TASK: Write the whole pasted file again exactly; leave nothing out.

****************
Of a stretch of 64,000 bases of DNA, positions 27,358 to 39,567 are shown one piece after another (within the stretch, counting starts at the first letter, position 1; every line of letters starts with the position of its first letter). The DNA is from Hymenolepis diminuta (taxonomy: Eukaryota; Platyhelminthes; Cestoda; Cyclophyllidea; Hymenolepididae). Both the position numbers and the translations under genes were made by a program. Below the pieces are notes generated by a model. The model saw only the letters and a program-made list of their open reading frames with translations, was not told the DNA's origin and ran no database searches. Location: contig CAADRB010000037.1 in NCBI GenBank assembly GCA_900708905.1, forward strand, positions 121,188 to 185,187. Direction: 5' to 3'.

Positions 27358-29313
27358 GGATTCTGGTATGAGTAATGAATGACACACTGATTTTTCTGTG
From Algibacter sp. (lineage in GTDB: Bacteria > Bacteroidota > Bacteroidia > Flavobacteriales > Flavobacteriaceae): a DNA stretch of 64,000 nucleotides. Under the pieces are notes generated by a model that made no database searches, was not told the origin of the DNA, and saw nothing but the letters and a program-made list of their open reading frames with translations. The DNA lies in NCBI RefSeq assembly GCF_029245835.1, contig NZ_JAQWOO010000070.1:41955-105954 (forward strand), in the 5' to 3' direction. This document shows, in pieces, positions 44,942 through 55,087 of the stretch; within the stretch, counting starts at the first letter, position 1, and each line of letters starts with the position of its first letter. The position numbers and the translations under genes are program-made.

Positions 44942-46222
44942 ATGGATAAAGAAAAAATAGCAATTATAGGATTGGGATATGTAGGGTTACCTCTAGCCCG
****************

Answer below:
Of a stretch of 64,000 bases of DNA, positions 27,358 to 39,567 are shown one piece after another (within the stretch, counting starts at the first letter, position 1; every line of letters starts with the position of its first letter). The DNA is from Hymenolepis diminuta (taxonomy: Eukaryota; Platyhelminthes; Cestoda; Cyclophyllidea; Hymenolepididae). Both the position numbers and the translations under genes were made by a program. Below the pieces are notes generated by a model. The model saw only the letters and a program-made list of their open reading frames with translations, was not told the DNA's origin and ran no database searches. Location: contig CAADRB010000037.1 in NCBI GenBank assembly GCA_900708905.1, forward strand, positions 121,188 to 185,187. Direction: 5' to 3'.

Positions 27358-29313
27358 GGATTCTGGTATGAGTAATGAATGACACACTGATTTTTCTGTG
From Algibacter sp. (lineage in GTDB: Bacteria > Bacteroidota > Bacteroidia > Flavobacteriales > Flavobacteriaceae): a DNA stretch of 64,000 nucleotides. Under the pieces are notes generated by a model that made no database searches, was not told the origin of the DNA, and saw nothing but the letters and a program-made list of their open reading frames with translations. The DNA lies in NCBI RefSeq assembly GCF_029245835.1, contig NZ_JAQWOO010000070.1:41955-105954 (forward strand), in the 5' to 3' direction. This document shows, in pieces, positions 44,942 through 55,087 of the stretch; within the stretch, counting starts at the first letter, position 1, and each line of letters starts with the position of its first letter. The position numbers and the translations under genes are program-made.

Positions 44942-46222
44942 ATGGATAAAGAAAAAATAGCAATTATAGGATTGGGATATGTAGGGTTACCTCTAGCCCG